Burkhead v. Phillips Petroleum Company, 308 F. Supp. 120 (N.D. Cal. 1970)

U.S. District Court for the Northern District of California - 308 F. Supp. 120 (N.D. Cal. 1970)
January 5, 1970

308 F. Supp. 120 (1970)

J. D. BURKHEAD, Plaintiff,

No. 51531.

United States District Court N. D. California.

January 5, 1970.

*121 *122 Maxwell Keith, San Francisco, Cal., for plaintiff.

C. Rex Boyd, C. Robert Carr, and Theodore A. Robinson, Los Angeles, Cal., for defendant.


GERALD S. LEVIN, District Judge.

This is an antitrust case brought under provisions of the Sherman Act (15 U.S.C.A. §§ 15, 26) and the Clayton Act (15 U.S.C.A. § 15). Plaintiff is an individual, and has been the lessee and operator of a service station since approximately 1959. Until July 14, 1966, said service station was controlled by Tidewater Oil Company ["Tidewater"]. Thereafter, as a result of defendant Phillips Petroleum Company's ["Phillips"] acquisition of certain of Tidewater's assets in 1966, plaintiff's service station has been controlled and leased by Phillips. Phillips deals in petroleum and other automotive products. It also acquires possessory interests in service stations and leases them to others.

For a first cause of action, plaintiff alleges that Phillips has violated the Sherman Act §§ 1, 2 (15 U.S.C.A. §§ 1, 2) and the Clayton Act § 3 (15 U.S.C.A. § 14) by its form of leases and contracts and by the imposition of oral exclusive dealing agreements regarding petroleum products and other products such as automotive accessories, tires, batteries and trading stamps.

Plaintiff also alleges that Phillips exercises control over the prices at which service stations operating under leases from Phillips can resell gasoline to the public.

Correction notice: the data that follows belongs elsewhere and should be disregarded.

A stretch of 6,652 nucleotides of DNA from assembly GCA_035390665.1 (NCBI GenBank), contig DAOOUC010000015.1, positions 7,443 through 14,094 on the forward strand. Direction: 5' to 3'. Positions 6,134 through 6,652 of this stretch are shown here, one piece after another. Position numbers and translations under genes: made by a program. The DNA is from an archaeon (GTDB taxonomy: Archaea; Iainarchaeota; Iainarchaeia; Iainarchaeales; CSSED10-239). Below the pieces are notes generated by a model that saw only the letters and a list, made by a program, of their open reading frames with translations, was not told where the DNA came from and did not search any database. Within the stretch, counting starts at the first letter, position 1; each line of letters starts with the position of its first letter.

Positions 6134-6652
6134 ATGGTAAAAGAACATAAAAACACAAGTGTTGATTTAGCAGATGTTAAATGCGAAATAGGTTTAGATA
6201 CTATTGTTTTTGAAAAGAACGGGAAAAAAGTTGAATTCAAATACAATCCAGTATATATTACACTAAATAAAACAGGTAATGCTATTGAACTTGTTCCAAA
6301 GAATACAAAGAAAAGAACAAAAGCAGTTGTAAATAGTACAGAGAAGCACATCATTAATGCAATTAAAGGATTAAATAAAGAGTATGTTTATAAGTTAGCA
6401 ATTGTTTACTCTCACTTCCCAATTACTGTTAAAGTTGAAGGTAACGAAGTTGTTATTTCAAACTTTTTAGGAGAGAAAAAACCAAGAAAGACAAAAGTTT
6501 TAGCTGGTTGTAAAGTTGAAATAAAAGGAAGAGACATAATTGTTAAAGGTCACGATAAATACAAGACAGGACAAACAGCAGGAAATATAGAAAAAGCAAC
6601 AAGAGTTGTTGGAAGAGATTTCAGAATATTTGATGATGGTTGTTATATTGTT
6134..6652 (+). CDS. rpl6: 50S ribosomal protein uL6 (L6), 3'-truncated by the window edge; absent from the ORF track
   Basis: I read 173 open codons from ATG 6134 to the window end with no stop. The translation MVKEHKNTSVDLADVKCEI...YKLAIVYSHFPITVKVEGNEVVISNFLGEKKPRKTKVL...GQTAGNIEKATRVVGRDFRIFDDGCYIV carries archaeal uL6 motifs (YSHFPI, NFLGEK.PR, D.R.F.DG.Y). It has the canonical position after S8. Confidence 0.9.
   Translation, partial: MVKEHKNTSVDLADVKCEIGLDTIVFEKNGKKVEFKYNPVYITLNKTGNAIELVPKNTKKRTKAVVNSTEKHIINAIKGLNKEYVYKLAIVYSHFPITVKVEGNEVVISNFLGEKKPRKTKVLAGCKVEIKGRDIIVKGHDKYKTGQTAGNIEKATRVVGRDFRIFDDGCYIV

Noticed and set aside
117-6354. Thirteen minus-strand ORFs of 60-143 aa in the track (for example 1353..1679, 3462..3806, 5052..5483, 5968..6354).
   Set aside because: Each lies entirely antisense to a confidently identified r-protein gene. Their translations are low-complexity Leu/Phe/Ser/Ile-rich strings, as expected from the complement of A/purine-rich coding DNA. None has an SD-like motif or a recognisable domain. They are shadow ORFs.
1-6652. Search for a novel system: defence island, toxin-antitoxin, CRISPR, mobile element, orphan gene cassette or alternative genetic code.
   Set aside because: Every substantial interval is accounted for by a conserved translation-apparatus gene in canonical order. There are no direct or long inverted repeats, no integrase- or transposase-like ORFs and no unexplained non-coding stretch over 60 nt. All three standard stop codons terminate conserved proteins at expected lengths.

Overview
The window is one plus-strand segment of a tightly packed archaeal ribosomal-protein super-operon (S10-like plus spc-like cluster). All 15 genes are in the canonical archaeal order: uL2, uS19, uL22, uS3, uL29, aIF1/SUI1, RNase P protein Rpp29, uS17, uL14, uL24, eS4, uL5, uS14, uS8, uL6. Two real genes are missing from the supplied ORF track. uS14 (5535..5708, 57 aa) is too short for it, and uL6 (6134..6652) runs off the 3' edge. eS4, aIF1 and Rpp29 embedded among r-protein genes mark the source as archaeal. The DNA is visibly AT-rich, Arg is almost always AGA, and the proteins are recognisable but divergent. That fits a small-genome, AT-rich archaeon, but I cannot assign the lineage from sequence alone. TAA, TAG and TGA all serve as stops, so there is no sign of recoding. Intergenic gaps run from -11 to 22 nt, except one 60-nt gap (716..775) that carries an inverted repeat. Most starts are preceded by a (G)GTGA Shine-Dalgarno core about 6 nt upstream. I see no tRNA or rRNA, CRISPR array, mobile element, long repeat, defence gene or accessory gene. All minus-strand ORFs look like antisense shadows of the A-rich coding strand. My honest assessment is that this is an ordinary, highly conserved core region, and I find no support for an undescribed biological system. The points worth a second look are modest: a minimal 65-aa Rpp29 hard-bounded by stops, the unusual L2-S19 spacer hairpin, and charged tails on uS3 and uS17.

For a second cause of action, plaintiff alleges that Phillips' 1966 acquisition of Tidewater's assets was unlawful as a violation of Clayton Act § 7 (15 U.S.C.A. § 18, cited infra). Plaintiff alleges further that subsequent to this acquisition, Phillips has engaged in conduct proscribed by a consent decree entered in United States v. Standard Oil of California et al., No. 1158-C (S.D.Cal.1959) by only leasing service stations for periods of one rather than three years. Plaintiff prays that this court remedy the situation by requiring Phillips to sell at public auction the assets acquired from Tidewater.

Phillips has filed a motion to dismiss on the grounds that (1) each cause of action fails to state a claim against defendant upon which relief can be granted; (2) the plaintiff lacks standing to sue as to the second cause of action; and (3) the complaint fails to state a claim upon which relief can be granted as to all allegations concerning defendant's alleged failure to comply with the consent decree entered in the Standard Oil case, supra.

Phillips' motion to dismiss is granted in part, denied in part, and modified in part, for the reasons discussed hereafter.

Plaintiff's First Cause of Action

1. Plaintiff's first cause of action is replete with general allegations concerning the leasing and sales practices of Phillips to which it objects and describing the injuries suffered by independent service station operators as a result of being forced to deal with Phillips. (Complaint, paragraphs IV-6, V, VI-15.) Plaintiff then goes on to describe how these practices affect and injure the plaintiff personally. (Complaint, paragraphs VII-16, VII-19.)

As to the first-stated general allegations, we find insufficient bases on which to state a claim for relief under *123 the antitrust laws and dismiss such allegations.

To prevail in a private action under the antitrust laws, a private litigant must allege and prove a violation of the laws and damage to the litigant proximately resulting from the acts and conduct which constitute the violation. Simpson v. Union Oil Company, 311 F.2d 764, 767 (9th Cir. 1963) rev'd on other grounds, 377 U.S. 13, 84 S. Ct. 1051, 12 L. Ed. 2d 98 (1964); Myers v. Shell Oil Co., 96 F. Supp. 670, 674 (S.D.Cal. 1951) and cases cited therein.[1]

Without deciding whether the plaintiff's allegations are sufficient to show a violation of the antitrust laws, it is clear that they are patently insufficient to show how or in what manner the violations complained of injured this plaintiff.